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Gunmen storm Yemen retirement home, kill 4 nuns

Yemeni pro-government fighters, loyal to exiled Yemeni President Abedrabbo Mansour Hadi, inspect an elderly care home in Yemen's main southern city of Aden after it was attacked by gunmen, March 4, 2016.

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SANAA, Yemen -- Unidentified gunmen stormed a retirement home run by Catholic nuns in the southern city of Aden on Friday shooting 16 people to death, including 4 Indian nuns, Yemeni security officials and witnesses said.

Two gunmen surrounded the home for the elderly in Aden while another four fighters entered the building, witnesses and officials said. They said the gunmen moved from room to room, handcuffing the victims before shooting them in the head.

The officials spoke on condition of anonymity because they were not authorized to speak to the press.

One nun who survived and was rescued by locals said that she hid inside a fridge in a store room after hearing a Yemeni guard shouting "run, run."

Khaled Haidar told The Associated Press that he counted sixteen bodies, including that of his brother, Radwan. All had been shot in the head and were handcuffed. He said that in addition to the four Indian nuns, six Ethiopians, one Yemeni cook, and Yemeni guards were among those killed.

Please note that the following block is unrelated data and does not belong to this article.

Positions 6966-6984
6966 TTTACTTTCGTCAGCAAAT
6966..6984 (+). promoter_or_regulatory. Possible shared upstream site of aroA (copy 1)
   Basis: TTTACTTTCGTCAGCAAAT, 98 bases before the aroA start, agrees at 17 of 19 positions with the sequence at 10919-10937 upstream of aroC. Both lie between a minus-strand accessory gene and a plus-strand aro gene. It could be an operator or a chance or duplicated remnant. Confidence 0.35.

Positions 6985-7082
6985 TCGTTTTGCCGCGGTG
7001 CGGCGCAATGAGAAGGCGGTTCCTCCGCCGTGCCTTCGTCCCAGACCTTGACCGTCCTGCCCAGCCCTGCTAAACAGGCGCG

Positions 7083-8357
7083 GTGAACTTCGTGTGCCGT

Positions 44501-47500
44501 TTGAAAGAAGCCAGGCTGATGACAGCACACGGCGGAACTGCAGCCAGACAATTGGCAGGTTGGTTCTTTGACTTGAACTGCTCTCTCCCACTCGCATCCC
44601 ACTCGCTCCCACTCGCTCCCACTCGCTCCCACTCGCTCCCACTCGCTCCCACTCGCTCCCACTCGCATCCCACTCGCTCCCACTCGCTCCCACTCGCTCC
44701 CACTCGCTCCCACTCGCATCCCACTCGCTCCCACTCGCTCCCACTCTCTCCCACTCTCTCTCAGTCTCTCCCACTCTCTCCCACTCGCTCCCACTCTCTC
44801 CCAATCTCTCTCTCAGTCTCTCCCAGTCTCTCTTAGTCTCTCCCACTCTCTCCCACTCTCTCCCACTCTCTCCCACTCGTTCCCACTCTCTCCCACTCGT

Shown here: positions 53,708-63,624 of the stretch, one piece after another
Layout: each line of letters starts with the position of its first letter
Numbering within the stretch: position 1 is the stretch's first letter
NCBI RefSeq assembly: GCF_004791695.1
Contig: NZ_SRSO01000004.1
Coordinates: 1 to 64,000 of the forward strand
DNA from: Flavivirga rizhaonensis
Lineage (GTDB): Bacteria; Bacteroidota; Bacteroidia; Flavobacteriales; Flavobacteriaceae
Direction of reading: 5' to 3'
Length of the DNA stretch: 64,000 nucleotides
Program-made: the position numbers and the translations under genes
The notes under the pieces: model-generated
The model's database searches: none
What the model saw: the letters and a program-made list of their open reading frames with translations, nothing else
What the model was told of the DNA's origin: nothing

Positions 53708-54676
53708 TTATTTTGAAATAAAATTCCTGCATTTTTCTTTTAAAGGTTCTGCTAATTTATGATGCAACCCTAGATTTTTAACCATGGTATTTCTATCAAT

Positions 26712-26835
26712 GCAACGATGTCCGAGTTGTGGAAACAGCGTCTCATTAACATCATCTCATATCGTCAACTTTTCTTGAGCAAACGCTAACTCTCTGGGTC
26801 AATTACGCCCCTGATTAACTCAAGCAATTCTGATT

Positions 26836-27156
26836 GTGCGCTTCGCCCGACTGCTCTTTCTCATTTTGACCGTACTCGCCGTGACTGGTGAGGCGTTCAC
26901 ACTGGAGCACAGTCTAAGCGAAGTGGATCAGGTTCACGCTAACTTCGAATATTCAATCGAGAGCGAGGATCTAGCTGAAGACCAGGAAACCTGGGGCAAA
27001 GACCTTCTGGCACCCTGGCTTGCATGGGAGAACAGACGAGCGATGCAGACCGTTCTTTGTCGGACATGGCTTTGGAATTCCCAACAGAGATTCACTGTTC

He said that his family was the first to arrive at the house and that he spoke to the surviving nun, who was crying and shaking. Haidar said that his family later handed her over to southern fighters in charge of security in the local Aden district, Sheikh Osman.

The bodies were transferred to a police station and then a hospital run by the aid organization known as Doctors Without Borders or MSF. An official with MSF confirmed that 15 bodies had arrived at the hospital. Haider said his family took his brother's body for burial.

There are around 80 residents living at the home, which is run by Missionaries of Charity, an organization established by Mother Teresa. Missionaries of Charity nuns also came under attack in Yemen in 1998 when gunmen killed three nuns in the Red Sea port city of Hodeida.

Aden descended into lawlessness after a Saudi-led coalition recaptured the city from Shiite Houthi rebels last summer.

Yemen's civil war has split the country in two. The northern region, where Shiite rebels are in control, has been struck by an extensive air campaign by a Saudi-led coalition. The southern region, which is controlled by the internationally-recognized government backed by Saudi Arabia, is suffering from a power and security vacuum.

The Islamic State of Iraq and Syria (ISIS) and al Qaeda's branch in the country have exploited the lawlessness and created safe havens in the south.

Al Qaeda in the Arabian Peninsula (AQAP) controls several southern cities and ISIS has claimed responsibility for a wave of deadly attacks in Aden, including a suicide bombing that killed the city's governor and several assassination attempts on top officials.

Aden's churches have also come under attack. In the summer, a Catholic church in the district of Crater was torched and sabotaged by Islamic extremists.

Yemen's war has killed at least 6,200 civilians and injured tens of thousands of Yemenis, and 2.4 million people have been displaced.